A Beginner’s Guide to Living on the Waterways

Reviewer: Kathryn Smith

LET’S ignore the old adage for a minute because the cover of this book gives a very strong clue to its ethos.
A Beginner’s Guide to Living on the Waterways eschews the clichéd lone narrowboat on the cut at sunset, for a slightly ramshackle wooden boat with pitched roof, patio doors and a duck atop.
Authors Nick Corble and Allan Ford explore liveaboard boating as an alternative lifestyle, embracing both the diversity and practicality of this way of life and highlighting the necessity for the would-be boater to actively consider if this is something they wish to pursue.
The authors have a wide range of boating experience between them and attempt in the first two chapters to deal with the psychological aspects of living aboard, ‘the fundamental, less tangible considerations’ needed before committing to the lifestyle.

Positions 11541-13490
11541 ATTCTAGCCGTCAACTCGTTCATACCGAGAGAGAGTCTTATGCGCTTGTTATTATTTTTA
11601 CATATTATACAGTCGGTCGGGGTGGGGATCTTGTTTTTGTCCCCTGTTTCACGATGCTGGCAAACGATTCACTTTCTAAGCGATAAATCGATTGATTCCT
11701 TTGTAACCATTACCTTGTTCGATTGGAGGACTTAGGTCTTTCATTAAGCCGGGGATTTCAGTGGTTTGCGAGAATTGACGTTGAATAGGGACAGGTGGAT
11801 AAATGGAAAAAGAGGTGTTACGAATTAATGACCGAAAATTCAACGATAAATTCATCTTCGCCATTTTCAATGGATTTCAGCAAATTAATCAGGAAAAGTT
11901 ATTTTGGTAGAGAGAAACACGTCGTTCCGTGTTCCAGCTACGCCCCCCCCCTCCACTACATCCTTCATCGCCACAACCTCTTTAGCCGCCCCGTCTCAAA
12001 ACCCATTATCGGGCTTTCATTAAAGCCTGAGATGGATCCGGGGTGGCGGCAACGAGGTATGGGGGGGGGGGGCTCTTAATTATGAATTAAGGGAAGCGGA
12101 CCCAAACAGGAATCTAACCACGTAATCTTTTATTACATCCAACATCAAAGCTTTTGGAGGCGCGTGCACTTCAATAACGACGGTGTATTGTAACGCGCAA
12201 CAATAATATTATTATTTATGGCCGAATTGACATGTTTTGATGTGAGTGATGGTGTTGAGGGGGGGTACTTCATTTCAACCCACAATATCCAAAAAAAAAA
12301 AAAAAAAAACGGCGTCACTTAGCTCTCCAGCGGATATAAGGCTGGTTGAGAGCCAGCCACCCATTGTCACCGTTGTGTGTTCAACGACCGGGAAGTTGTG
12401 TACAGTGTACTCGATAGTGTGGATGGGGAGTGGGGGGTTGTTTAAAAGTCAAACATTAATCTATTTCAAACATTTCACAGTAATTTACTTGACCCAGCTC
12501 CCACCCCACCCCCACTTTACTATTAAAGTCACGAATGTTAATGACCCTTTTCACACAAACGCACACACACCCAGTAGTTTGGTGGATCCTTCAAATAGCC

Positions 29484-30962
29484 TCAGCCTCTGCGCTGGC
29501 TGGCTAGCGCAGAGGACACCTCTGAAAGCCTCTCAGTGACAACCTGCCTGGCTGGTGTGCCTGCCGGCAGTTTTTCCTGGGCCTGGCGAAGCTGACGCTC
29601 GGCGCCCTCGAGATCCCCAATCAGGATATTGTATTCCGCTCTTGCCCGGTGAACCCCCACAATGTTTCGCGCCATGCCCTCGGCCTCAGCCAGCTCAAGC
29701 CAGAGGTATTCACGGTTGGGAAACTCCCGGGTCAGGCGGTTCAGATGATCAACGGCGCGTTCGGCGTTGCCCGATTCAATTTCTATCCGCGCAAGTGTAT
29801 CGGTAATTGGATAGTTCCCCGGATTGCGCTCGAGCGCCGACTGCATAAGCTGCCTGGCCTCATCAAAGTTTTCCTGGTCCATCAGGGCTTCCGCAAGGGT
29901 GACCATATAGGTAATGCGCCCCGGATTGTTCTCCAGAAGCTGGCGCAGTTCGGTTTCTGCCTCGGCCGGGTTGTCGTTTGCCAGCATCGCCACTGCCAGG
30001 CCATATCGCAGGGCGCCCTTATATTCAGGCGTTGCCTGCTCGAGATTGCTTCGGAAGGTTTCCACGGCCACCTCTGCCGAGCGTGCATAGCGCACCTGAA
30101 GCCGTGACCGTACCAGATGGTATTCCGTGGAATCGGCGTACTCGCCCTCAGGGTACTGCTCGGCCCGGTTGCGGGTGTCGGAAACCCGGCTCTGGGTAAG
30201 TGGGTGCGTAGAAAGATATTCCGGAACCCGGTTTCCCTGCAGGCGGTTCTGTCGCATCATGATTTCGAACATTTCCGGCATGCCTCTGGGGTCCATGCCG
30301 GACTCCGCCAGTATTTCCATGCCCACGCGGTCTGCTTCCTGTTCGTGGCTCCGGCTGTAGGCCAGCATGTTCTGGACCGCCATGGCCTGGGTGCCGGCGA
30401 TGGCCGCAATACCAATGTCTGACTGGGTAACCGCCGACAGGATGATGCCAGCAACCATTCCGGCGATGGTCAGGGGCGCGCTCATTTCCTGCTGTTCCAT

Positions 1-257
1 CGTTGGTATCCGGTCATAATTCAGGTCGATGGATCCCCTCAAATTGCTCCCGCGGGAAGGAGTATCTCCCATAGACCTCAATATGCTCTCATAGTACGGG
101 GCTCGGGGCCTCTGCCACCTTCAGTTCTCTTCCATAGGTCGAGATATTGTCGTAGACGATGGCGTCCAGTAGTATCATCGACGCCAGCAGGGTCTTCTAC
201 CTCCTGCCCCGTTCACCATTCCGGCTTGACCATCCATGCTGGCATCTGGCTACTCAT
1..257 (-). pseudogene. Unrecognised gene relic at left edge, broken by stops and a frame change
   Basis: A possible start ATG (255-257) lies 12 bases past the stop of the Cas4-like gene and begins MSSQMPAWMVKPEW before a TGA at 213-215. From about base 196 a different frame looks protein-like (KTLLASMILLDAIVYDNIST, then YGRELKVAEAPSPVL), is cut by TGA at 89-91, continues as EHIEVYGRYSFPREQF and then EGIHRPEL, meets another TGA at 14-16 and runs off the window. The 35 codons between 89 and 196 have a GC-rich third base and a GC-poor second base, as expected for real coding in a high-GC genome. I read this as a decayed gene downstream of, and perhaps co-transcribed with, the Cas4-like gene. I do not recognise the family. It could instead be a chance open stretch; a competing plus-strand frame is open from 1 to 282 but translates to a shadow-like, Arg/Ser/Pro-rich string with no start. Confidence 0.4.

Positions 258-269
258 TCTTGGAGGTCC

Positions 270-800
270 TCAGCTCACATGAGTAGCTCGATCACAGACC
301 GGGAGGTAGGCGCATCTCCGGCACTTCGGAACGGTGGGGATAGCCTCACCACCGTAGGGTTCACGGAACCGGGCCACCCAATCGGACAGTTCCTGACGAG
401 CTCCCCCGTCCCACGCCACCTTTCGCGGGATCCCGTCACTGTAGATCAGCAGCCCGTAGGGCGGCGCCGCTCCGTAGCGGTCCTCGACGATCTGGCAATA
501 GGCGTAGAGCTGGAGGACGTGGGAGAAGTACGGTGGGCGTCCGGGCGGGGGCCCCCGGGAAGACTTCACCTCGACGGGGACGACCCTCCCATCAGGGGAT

For example; they balance the appeal of joining a floating community with the difficulties of retaining citizen status and access to state services that arise when relinquishing a postal address on land.
This is a useful attempt to get the potential boater considering if they will suit the lifestyle and one that many similar books overlook in favour of suggesting a ‘try before you buy’ boating holiday.
This theme of realism continues into the glossy centre colour photographs with bike-hire boats, ex-lifeboats, craft that are more tarp than boat and even floating gardens. The remaining nine chapters deal with the practical aspects of living aboard; choosing a boat, mooring, heating, cooking, sanitation, boat layout, electrics, engines, finance, maintenance and survival tips.
Each chapter ends with a series of questions and notes the reader is encouraged to engage with themselves. The book offers a beginner sufficient information to allow serious consideration to begin and the authors provide a list of organisations, books and websites at the end for those who wish to do further research.
A Beginner’s Guide to Living on the Waterways by Nick Corble and Allan Ford (paperback, 120 pages) published by The History Press at £16.99.
ISBN: 978-0-7509-6990-1

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